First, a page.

One of many advantages of repeated visits to a place is the development of an affinity or connection with it. Familiarity provides security amidst change and chaos.

Since October, two of my classes have been visiting a unique and remarkable place. It’s in the spacious school grounds. It’s old and worn. It’s much loved. It’s known as the wildlife garden, yet there’s few native species and, in reality, its value for my classes is as a play space of exploration, discovery and challenge.

One of its key features is the log in the photo below. This is the original rite of passage. At some point most children have to try climbing onto it and walking along it. Often this begins with a request for adults to assist.

However, progress can be seen when the children start supporting each other, unasked but in shared appreciation of the challenge ahead.

There is something inherently satisfying about reaching the end and jumping off. For me, this log is an indicator of children’s confidence about height and balance.

This log also tells the history of this place. The original garden was created forty years ago and this log is the reminder of this legacy. It remains strong and resistant to rotting.

The other fallen down log is popular for different reasons. It really is decaying and crumbly. It’s more interesting to hit with a stick or examine with a fresnel lens.

Throughout the area, there are nooks and crannies allowing children a degree of privacy and space to be alone. This is so important. The school has 22 classes, an 80-place nursery and over 500 children. Solitude is rare, especially as the school is sited close to a big, busy hospital and dual carriageway. It’s a very urban site.

The nooks, crannies and dens also create a feeling of much more space than there is in reality. They help add a wildness and preciousness. There is almost always a child in this shrub-space:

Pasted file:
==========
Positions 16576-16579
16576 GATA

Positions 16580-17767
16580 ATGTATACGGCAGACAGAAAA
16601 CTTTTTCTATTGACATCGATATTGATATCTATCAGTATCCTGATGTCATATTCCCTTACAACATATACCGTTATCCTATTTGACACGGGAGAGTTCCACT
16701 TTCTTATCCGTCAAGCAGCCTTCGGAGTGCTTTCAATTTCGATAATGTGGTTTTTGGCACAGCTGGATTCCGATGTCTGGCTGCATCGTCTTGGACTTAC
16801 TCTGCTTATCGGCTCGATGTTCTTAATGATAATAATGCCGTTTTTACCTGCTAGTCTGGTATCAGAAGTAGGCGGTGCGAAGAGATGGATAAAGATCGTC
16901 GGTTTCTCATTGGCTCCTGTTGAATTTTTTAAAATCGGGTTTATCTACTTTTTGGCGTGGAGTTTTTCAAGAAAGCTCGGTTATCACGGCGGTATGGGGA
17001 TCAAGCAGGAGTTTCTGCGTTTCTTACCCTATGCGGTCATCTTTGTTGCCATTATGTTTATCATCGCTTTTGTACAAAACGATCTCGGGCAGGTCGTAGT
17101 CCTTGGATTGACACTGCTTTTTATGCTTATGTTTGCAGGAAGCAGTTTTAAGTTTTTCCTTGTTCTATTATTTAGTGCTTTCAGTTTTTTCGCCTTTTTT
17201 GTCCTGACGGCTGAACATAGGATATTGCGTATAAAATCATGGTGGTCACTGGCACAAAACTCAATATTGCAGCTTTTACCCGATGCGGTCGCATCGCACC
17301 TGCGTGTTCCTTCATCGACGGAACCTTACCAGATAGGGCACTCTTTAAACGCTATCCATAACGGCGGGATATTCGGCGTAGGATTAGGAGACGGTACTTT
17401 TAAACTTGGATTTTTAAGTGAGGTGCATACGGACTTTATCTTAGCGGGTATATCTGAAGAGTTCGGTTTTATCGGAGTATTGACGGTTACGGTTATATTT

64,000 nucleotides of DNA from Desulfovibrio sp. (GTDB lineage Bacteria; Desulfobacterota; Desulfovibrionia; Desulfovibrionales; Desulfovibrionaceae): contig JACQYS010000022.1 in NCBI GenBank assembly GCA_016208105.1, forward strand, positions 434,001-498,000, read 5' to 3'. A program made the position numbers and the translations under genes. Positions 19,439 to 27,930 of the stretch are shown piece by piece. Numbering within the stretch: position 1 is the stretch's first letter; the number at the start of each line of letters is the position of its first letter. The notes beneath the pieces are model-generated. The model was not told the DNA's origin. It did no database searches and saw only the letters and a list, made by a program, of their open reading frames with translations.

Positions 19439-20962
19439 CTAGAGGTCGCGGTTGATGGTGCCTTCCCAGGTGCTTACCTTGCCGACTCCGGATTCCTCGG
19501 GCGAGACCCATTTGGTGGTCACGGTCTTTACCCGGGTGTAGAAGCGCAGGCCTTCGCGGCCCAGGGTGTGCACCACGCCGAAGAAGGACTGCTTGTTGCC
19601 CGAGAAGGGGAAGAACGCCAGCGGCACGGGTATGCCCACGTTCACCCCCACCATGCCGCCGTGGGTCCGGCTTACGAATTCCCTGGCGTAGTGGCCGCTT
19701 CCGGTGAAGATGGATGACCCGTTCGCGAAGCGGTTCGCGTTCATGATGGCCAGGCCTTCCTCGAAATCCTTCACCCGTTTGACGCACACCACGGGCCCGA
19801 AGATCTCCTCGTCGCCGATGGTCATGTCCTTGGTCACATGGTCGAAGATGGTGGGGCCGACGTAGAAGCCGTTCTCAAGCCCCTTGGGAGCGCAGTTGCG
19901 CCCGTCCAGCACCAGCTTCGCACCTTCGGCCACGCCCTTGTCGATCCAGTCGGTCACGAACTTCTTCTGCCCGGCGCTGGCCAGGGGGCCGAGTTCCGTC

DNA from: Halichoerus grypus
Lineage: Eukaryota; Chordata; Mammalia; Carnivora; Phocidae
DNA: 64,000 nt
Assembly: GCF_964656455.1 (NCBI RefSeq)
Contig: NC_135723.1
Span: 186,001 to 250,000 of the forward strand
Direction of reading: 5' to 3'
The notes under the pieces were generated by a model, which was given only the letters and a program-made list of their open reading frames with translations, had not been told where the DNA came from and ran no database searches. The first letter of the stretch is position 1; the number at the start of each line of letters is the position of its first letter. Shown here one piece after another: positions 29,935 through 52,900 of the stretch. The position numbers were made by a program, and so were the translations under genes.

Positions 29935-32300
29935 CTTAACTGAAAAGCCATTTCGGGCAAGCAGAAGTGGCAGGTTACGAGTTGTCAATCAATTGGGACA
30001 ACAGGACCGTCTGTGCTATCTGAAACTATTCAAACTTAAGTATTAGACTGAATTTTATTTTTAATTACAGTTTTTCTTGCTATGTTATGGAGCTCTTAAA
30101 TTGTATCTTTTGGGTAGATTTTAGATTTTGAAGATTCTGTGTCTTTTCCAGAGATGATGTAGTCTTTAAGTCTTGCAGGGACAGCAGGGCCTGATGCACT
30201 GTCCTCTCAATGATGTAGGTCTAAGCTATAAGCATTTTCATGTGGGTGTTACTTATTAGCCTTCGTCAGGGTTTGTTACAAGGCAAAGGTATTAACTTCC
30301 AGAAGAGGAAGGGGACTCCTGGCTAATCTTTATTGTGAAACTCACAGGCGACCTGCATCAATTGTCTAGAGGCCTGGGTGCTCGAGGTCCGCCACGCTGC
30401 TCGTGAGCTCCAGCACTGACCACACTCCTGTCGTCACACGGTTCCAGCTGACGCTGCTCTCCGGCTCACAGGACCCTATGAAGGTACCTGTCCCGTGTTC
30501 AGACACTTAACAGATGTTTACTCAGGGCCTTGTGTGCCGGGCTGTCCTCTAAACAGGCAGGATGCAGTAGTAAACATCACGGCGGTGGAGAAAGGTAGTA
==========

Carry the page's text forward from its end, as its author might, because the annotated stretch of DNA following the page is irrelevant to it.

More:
It really is a den where children rule. Adults occasionally are taken there as a prisoner. Or because they’ve done something “bad”. Hats help with the role play. Below a child is wearing the popular “hoop hat” with lots of rings on it!

In one area, some older children created a den with an old camo net. It has been left out as part of my experiment to see if after-hours visitors or wildlife will remove or damage it. Two months on and all is well!

Behind the superhero in the photo below is this camo den which is definitely well camouflaged!

Owing to the mature beech trees, there is a supply of leaves that has lasted the whole winter. Several children make a point of visiting the leaf pile every week.

There are various berry-producing shrubs. These are interesting to the children and learning that it’s not okay to eat these is important. There are several children who experience the world through taste. So a watchful eye is kept on them.

Ropes have been continuously popular with some children. So ropes are one of the few regular resources we take with us. Fred the Ted comes along with one class.

In order to develop the routine of going to the Wildlife Garden with the youngest class (P1/Reception/Kindergarten) we enlisted the help of older children. At the moment there are two “big boys” who come out and help the children, modelling play, language and social interactions. In the photo below, this rope area was set up entirely independently by these boys before the children arrived.

Tarps are another resource we regularly bring out. When we put the transparent tarp again the fence, the social interactions around its use were lovely to observe. I’m saving these for another post!

The area is really quirky with all sorts of traces of past use and projects. Naturally these add to the exploratory opportunities. The stones below are a contrasting sensory experience to the natural materials:

There is a plastic structure which provides shelter. Recently it’s been used a lot for pulley work.

There are lots of semi-sunken tyres in different parts of the garden. These probably once housed plants. Now all sorts can be found there, from stones, charcoal, bark chips, shrubs, etc.